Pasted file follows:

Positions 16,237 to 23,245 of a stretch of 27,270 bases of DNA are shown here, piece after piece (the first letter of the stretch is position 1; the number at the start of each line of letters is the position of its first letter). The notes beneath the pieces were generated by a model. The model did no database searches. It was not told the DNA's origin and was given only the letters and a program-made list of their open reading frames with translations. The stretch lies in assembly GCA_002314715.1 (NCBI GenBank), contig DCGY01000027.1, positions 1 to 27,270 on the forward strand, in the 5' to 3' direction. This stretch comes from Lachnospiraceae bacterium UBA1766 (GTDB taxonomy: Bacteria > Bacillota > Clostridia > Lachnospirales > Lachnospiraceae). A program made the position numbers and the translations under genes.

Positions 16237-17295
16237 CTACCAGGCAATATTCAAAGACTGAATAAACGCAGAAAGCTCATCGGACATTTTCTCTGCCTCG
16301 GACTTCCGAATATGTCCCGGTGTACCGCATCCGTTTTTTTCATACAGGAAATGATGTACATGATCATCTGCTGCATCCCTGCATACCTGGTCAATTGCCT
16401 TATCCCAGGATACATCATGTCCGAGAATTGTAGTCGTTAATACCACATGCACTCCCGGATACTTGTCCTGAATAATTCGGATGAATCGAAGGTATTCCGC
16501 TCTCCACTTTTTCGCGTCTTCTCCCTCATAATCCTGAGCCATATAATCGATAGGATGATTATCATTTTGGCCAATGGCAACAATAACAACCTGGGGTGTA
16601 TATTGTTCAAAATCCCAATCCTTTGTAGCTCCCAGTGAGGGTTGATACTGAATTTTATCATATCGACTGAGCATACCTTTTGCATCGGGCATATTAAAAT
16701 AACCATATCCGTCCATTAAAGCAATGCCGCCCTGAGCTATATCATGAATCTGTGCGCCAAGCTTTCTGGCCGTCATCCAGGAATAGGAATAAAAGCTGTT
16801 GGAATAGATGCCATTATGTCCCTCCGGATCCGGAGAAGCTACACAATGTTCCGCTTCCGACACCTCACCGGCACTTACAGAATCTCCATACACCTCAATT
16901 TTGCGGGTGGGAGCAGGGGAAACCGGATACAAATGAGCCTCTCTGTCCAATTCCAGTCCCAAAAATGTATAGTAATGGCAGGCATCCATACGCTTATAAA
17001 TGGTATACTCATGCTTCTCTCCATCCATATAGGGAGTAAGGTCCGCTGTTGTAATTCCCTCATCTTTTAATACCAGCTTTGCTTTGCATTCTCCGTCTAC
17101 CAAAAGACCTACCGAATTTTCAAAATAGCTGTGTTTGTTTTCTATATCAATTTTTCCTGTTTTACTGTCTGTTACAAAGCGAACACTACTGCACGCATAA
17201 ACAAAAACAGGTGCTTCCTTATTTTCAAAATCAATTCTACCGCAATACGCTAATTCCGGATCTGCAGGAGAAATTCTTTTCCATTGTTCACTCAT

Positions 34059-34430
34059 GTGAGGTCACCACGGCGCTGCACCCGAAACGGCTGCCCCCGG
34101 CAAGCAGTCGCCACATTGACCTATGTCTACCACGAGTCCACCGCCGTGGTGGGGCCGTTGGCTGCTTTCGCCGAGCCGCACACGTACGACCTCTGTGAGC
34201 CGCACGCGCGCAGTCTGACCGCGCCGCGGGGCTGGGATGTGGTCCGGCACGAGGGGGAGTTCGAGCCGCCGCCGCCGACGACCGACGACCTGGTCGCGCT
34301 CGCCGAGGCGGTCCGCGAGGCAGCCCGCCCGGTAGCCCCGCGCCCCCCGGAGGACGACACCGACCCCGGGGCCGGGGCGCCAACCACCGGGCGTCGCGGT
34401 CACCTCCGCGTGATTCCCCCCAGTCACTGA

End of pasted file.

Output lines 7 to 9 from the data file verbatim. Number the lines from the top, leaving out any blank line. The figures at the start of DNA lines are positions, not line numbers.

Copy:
16601 TATTGTTCAAAATCCCAATCCTTTGTAGCTCCCAGTGAGGGTTGATACTGAATTTTATCATATCGACTGAGCATACCTTTTGCATCGGGCATATTAAAAT
16701 AACCATATCCGTCCATTAAAGCAATGCCGCCCTGAGCTATATCATGAATCTGTGCGCCAAGCTTTCTGGCCGTCATCCAGGAATAGGAATAAAAGCTGTT
16801 GGAATAGATGCCATTATGTCCCTCCGGATCCGGAGAAGCTACACAATGTTCCGCTTCCGACACCTCACCGGCACTTACAGAATCTCCATACACCTCAATT